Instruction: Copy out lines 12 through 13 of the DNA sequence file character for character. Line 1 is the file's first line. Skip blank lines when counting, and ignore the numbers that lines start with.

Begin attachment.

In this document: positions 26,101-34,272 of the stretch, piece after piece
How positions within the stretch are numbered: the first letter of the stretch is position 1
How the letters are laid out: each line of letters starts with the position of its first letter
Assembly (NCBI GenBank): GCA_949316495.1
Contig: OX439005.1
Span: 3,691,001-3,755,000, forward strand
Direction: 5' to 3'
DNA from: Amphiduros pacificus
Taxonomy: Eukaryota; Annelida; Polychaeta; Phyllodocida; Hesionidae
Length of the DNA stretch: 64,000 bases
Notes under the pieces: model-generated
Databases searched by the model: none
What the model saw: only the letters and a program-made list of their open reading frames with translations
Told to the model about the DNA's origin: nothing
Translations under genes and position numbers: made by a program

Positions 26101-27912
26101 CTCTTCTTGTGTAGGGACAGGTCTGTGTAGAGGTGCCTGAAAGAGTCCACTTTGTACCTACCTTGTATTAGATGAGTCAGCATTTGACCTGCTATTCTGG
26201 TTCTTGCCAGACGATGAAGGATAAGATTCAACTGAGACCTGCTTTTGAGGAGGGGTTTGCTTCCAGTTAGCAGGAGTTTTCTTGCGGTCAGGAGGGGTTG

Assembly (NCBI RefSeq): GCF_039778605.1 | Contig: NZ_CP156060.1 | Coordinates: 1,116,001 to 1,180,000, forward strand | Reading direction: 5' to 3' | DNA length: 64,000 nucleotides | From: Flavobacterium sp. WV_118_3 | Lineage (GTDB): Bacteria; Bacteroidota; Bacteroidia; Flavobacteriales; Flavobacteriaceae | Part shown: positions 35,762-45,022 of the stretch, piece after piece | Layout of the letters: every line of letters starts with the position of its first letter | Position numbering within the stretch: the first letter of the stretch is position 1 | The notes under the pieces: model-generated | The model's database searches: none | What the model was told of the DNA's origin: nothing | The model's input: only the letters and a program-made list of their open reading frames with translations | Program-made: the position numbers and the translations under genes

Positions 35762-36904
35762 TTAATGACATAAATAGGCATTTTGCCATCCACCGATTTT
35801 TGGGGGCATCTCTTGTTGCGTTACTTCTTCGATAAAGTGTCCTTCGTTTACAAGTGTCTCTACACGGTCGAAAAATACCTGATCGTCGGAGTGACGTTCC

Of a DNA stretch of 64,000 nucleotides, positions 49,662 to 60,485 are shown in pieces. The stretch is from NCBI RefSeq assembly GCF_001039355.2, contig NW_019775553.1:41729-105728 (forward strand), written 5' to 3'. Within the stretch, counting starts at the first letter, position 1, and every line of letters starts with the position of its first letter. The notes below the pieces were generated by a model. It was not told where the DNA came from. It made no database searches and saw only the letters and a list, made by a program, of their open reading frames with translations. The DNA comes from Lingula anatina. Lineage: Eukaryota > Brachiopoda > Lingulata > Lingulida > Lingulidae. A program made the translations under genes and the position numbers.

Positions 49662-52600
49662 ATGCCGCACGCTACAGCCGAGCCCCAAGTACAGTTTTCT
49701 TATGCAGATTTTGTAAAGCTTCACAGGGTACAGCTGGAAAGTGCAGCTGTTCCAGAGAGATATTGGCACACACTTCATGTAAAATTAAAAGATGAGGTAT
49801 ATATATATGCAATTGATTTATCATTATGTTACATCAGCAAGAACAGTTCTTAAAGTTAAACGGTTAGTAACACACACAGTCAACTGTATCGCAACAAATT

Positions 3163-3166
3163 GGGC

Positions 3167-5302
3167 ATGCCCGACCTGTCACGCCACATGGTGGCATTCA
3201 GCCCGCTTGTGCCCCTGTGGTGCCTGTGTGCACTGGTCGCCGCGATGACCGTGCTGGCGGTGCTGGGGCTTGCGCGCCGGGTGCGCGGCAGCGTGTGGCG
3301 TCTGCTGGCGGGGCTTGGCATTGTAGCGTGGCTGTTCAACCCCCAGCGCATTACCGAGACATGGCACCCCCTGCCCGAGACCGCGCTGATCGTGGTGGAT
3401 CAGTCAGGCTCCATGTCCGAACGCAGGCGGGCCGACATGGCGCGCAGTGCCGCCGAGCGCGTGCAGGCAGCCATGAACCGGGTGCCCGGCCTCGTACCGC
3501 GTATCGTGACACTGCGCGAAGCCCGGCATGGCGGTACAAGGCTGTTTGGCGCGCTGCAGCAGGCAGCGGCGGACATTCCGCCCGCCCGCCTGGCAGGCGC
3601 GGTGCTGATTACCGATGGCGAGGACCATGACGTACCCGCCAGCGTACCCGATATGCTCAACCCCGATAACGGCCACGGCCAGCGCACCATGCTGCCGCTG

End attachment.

Databases searched by the model: none
What the model saw: only the letters and a program-made list of their open reading frames with translations